Network traffic between the individual nodes of a Couchbase-Server cluster can be encrypted, in order to optimize cluster-internal security.
Couchbase Server supports node-to-node encryption, whereby network traffic between the individual nodes of a cluster is encrypted, in order to optimize cluster-internal security.
Node-to-node encryption can be established on either of two levels:
Control. Cluster-management information passed between nodes by the Cluster Manager and related low-level processes is encrypted. However, the data that is passed between nodes by Couchbase Services continues to be passed in the clear. When node-to-node encryption is first enabled, this is the default.
All. Both cluster-management information and data is passed in encrypted form. Node-to-node encryption can be supported by means of either the self-signed certificates with which nodes are protected by default; or certificates signed by a recognized Certificate Authority, and installed by the administrator.
For practical steps towards set-up, see Apply Node-to-Node Encryption.
Node-to-node encryption supports both the IPV4 and IPV6 address-families. The Couchbase CLI allows selection of the family to be used for the cluster. The following requirements apply:
Each cluster-node must be named with a fully qualified domain-name (such as
Each cluster-node must be operating in dual stack mode, thereby supporting both IPV4 and IPV6 addressing.
DNS records must have been updated to resolve to the appropriate addresses.
Node-to-node encryption is disabled by default. Note that auto-failover must be switched off both for a change to be made to the cluster’s address-family, and for encryption to be enabled or disabled: auto-failover can be switched back on after the necessary changes have been made. (This requirement prevents nodes that are undergoing changes from being determined unresponsive during the process, and unnecessarily failed over.)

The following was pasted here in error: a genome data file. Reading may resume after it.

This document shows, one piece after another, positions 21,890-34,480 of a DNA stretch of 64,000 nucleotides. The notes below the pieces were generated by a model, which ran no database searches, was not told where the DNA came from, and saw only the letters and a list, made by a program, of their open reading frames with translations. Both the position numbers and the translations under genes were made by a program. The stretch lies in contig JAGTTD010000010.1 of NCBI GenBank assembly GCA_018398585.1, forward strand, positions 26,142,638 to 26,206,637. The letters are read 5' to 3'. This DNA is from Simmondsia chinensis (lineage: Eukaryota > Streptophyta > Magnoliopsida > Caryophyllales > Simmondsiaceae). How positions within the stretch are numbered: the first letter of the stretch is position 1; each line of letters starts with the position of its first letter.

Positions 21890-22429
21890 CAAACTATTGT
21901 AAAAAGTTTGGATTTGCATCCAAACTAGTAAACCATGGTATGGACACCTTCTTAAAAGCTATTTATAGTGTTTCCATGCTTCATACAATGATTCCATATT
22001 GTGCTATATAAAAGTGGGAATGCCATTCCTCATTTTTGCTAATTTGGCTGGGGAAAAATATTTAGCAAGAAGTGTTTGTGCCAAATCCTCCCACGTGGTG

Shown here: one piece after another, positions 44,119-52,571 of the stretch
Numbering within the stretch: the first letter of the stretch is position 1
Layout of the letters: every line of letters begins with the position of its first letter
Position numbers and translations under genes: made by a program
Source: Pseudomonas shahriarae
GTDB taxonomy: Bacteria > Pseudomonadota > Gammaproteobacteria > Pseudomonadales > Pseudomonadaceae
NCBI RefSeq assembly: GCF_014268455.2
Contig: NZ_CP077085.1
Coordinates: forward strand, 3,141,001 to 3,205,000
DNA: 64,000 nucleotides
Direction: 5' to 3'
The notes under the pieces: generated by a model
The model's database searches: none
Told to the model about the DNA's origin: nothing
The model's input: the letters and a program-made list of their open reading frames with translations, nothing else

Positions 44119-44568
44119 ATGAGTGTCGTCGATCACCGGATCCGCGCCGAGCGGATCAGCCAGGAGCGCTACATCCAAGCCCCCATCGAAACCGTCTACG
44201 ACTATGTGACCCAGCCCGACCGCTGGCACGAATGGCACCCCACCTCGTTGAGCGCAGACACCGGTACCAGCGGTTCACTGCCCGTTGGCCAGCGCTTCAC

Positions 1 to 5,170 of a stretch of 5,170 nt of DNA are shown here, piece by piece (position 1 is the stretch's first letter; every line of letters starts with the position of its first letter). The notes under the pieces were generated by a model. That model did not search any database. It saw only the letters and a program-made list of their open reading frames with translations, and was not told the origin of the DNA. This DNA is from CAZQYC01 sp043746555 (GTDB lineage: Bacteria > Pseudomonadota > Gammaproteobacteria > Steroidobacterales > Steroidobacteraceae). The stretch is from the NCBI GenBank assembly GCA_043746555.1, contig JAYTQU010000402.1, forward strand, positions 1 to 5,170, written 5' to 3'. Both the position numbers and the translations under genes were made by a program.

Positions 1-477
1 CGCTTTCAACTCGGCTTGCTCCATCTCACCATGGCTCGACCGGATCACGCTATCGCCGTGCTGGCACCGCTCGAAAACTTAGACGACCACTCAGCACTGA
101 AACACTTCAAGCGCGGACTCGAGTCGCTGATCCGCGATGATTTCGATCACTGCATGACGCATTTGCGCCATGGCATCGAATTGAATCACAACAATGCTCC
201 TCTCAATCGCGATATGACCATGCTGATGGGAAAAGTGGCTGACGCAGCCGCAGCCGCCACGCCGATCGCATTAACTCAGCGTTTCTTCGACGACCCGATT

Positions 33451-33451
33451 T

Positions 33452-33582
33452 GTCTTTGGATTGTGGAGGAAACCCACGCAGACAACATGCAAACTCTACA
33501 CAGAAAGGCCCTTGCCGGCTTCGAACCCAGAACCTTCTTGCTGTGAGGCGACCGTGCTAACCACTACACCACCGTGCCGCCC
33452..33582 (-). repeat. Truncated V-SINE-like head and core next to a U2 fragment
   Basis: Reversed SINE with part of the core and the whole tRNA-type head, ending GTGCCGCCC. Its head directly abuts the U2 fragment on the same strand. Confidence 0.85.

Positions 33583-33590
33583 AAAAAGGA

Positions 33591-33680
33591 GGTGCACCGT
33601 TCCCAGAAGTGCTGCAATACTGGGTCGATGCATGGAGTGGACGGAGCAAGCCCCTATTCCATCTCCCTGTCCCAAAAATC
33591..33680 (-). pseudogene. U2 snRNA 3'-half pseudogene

Node-to-node encryption is managed by means of the Couchbase CLI. The typical command-sequence is summarized below.
Change address family. Both IPV4 and IPV6 addresses are supported: one or the other must be selected. The selected setting is applied to every node in the cluster.
Note that in order to change the address family, auto-failover must first be disabled, since each per-node address-family change potentially results in the node appearing offline, and so getting unnecessarily failed over. Auto-failover can be re-enabled following completion of encryption-configuration
The address family is changed by means of the ip-family CLI command.
Enable cluster encryption. Cluster encryption must be specifically enabled: by default, it is disabled. To enable or disable cluster encryption, or to determine the current setting, use the node-to-node-encryption CLI command.
Establish cluster encryption-level. This determines whether only cluster-management information or both cluster-management information and data will be passed in encrypted form: this are respectively the control and all encryption levels. Use the setting-security CLI command to specify or to get the current setting.
If required, re-enable auto-failover.
For a more detailed account of this sequence, see Apply Node-to-Node Encryption.
Typically, the certificates used to protect and authenticate a cluster should be rotated. Before this operation is performed, node-to-node encryption should be disabled; and following the operation, re-enabled, as follows:
Use node-to-node-encryption, to disable node-to-node encryption. Note that node-to-node encryption cannot be disabled when the encryption-level has been specified as all. Before attempting to disable, determine the encryption-level, and if necessary, change it to control.
Rotate certificates, using ssl-manage.
Re-enable node-to-node encryption, using node-to-node-encryption, and establish the appropriate level of encryption.